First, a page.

Better Business Bureau Yanks MyPillow’s Accreditation
The Better Business Bureau of Minnesota and North Dakota lowered the rating of MyPillow to an “F” following what is says were several marketing- and advertising-related issues.
BBB specifically cited the Chaska-based pillow company’s ongoing buy-one-get-one (BOGO) offer, which the organization said makes consumers feel like they’re getting a deal but is actually the regular, everyday price. Such a tactic is in violation of BBB rules that companies agree to.
“BBB’s Code of Advertising is very clear on free, discount or BOGO offers (as is the Federal Trade Commission’s rules),” the organization said its statement announcing the rating downgrade. “The offers need to be extended for a limited time or it becomes a continuous offer and therefore the normal price of the product—not a sale price or free offer.”
In addition to the BOGO offer complaint, the BBB listed other complaints including: Pillows sold in stores labeled “As Seen on TV” were not the same as the pillows being advertised on television ads.
The company claimed to offer a full warranty on the product but required customers to pay a fee to return the pillow.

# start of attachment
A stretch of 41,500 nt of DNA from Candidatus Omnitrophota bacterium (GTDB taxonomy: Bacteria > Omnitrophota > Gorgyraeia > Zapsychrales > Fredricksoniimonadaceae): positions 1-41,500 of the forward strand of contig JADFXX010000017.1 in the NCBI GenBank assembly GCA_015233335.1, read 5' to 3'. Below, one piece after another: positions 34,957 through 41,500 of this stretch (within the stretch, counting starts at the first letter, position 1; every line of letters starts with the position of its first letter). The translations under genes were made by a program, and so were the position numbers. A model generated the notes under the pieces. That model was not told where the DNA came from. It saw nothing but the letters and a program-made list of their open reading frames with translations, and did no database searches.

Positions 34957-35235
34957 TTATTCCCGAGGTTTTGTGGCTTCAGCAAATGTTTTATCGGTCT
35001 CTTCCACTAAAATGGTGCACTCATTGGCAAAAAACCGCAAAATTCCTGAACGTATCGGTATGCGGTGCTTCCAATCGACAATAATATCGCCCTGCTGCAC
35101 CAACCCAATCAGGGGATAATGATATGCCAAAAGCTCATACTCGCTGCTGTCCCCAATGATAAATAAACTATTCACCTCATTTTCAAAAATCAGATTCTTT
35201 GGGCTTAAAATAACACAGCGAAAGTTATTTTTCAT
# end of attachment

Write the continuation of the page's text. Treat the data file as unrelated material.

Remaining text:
“MyPillow was built on our dedication to our customers’ satisfaction. We run sales and specials for our customers, so that we can give as many people as possible the chance to have a great night’s sleep,” MyPillow CEO and founder Michael Lindell said in a statement following the BBB’s announcement. “Naturally, I am terribly disappointed by the BBB’s decision.”
This isn’t the first time the company has been in hot water for its advertising and marketing practices. Late last year, the company agreed to pay a $1 million settlement over deceptive advertising. Lawyers in California argued that the company “knew or reasonably should have known” that it was making unsubstantiated marketing claims, including that its product could help cure insomnia, sleep apnea and fibromyalgia.
On its website, MyPillow notes that “claims for MyPillow are based on medical opinion and user experience and not on actual clinical studies.”